Kebony - Naturally Norway
Designed by Darren Saines
It’s no surprise to find that the Norwegian landscape provides the inspiration for Darren’s design. Using tones of coniferous forest and alpine planting with hints of mountains and water below, this is Norway at Chelsea.
The design demonstrates how the garden can be used throughout the changing seasons and epitomizes traditional outdoor living with a contemporary twist. A sleek central pavilion adapts to the changing elements; subtle lighting accentuates the night skies and there is a kitchen, daybed and shower in the structure to immerse the senses outdoors.
Naturally formed and shaped trees are a feature of the design, including 12m tall Pinus sylvestris trees which Darren thinks may be the largest trees ever at Chelsea. There is also a glade of umbrella shaped lilacs and some stunted Picea abies and Pinus mugo that look almost like giant Bonsai trees. These are contrasted with mixed alpines, grasses and Lilium martagon that give a haze of colour in the front of the garden.
Creative, yet subtle solutions for protecting the environment are intrinsic to the design. Sustainable alternatives, from the traditional use of tropical and treated hardwoods, are used for the decking and pavilion structure. While energy is derived from solar cells and bio ethanol burners.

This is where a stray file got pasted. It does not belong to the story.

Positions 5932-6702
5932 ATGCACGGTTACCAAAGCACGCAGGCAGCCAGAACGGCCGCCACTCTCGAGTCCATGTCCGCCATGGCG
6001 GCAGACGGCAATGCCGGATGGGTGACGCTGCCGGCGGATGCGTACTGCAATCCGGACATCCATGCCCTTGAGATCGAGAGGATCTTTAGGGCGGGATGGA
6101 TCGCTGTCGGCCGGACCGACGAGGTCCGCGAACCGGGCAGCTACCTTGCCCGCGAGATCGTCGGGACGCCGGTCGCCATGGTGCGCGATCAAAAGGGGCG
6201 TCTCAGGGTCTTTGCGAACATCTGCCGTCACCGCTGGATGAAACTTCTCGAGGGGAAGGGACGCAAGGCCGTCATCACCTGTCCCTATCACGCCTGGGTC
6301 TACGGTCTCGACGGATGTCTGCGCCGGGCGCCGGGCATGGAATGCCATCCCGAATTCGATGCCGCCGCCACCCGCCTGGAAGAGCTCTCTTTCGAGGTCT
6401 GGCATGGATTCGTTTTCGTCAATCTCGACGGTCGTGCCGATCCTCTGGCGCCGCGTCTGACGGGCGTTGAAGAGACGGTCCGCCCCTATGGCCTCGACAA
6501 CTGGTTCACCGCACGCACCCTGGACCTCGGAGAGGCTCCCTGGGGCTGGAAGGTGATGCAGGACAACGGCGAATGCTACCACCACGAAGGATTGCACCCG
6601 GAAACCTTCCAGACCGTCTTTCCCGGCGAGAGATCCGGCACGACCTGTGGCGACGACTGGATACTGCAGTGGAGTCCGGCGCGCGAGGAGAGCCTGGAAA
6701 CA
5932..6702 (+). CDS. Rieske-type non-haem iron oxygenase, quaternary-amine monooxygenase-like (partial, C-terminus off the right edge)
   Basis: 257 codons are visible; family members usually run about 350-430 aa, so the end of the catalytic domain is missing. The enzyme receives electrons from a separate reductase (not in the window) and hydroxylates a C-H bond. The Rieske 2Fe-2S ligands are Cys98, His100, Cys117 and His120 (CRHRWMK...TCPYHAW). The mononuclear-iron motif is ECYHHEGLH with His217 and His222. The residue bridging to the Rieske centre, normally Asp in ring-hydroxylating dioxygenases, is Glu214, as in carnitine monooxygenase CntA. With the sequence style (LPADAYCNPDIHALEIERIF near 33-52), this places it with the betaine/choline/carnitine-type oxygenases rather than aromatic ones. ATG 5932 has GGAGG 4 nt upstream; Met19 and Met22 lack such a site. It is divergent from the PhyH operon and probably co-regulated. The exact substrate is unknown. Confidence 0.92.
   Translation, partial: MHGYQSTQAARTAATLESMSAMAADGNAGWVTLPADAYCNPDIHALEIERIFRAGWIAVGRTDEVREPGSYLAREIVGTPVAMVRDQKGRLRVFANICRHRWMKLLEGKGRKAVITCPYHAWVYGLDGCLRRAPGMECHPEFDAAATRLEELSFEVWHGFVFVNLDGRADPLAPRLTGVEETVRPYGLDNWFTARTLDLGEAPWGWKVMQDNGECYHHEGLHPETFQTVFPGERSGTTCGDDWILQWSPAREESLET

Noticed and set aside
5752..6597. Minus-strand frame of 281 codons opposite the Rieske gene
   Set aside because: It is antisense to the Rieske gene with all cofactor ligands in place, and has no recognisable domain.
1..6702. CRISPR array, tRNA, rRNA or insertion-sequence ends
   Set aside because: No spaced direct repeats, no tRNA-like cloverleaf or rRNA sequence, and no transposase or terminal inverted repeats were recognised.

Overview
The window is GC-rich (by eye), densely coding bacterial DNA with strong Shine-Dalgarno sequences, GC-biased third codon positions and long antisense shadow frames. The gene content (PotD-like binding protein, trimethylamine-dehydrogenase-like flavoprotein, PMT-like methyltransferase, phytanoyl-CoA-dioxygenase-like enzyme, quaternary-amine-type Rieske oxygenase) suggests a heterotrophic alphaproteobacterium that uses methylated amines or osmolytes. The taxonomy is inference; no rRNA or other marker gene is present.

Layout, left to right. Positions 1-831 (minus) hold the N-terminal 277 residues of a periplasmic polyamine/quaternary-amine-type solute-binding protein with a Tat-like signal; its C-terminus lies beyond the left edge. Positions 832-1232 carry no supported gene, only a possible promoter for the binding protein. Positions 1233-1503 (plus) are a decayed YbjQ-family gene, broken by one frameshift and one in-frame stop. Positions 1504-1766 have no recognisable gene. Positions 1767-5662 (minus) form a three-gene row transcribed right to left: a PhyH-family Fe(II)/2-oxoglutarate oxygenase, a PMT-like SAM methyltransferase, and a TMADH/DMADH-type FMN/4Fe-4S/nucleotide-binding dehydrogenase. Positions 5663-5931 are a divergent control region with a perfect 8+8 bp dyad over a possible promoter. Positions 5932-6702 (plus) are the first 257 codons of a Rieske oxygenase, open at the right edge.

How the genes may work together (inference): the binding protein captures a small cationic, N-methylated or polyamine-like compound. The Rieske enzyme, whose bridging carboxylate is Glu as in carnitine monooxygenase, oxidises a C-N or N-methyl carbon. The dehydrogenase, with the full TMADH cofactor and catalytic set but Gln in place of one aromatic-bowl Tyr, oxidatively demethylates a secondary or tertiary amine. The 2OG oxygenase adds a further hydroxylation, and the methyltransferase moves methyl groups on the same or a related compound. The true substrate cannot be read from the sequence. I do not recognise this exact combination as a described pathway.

“Decking is made from Kebony which is softwood treated with alcohol and sugar to behave like hardwood and it prevents the destruction of the rainforest for teak and other hardwoods,” says Darren. “The pavilion is more than a covered space and incorporates a pullout kitchen (in a drawer!), with walls that can be opened directly onto the garden. There’s a glass cube with bunk beds and a pull out folding double sun bed. I’ve also designed the lighting so you can use it at night or turn it off and enjoy the moonlight through the glass roof.”
What will happen to the garden after the show?
The Kebony garden is going to be re-built at Darren’s parents’ garden in Surrey, a little bit of Norway at home.
This garden has been awarded a Silver-Gilt Flora medal by the RHS.
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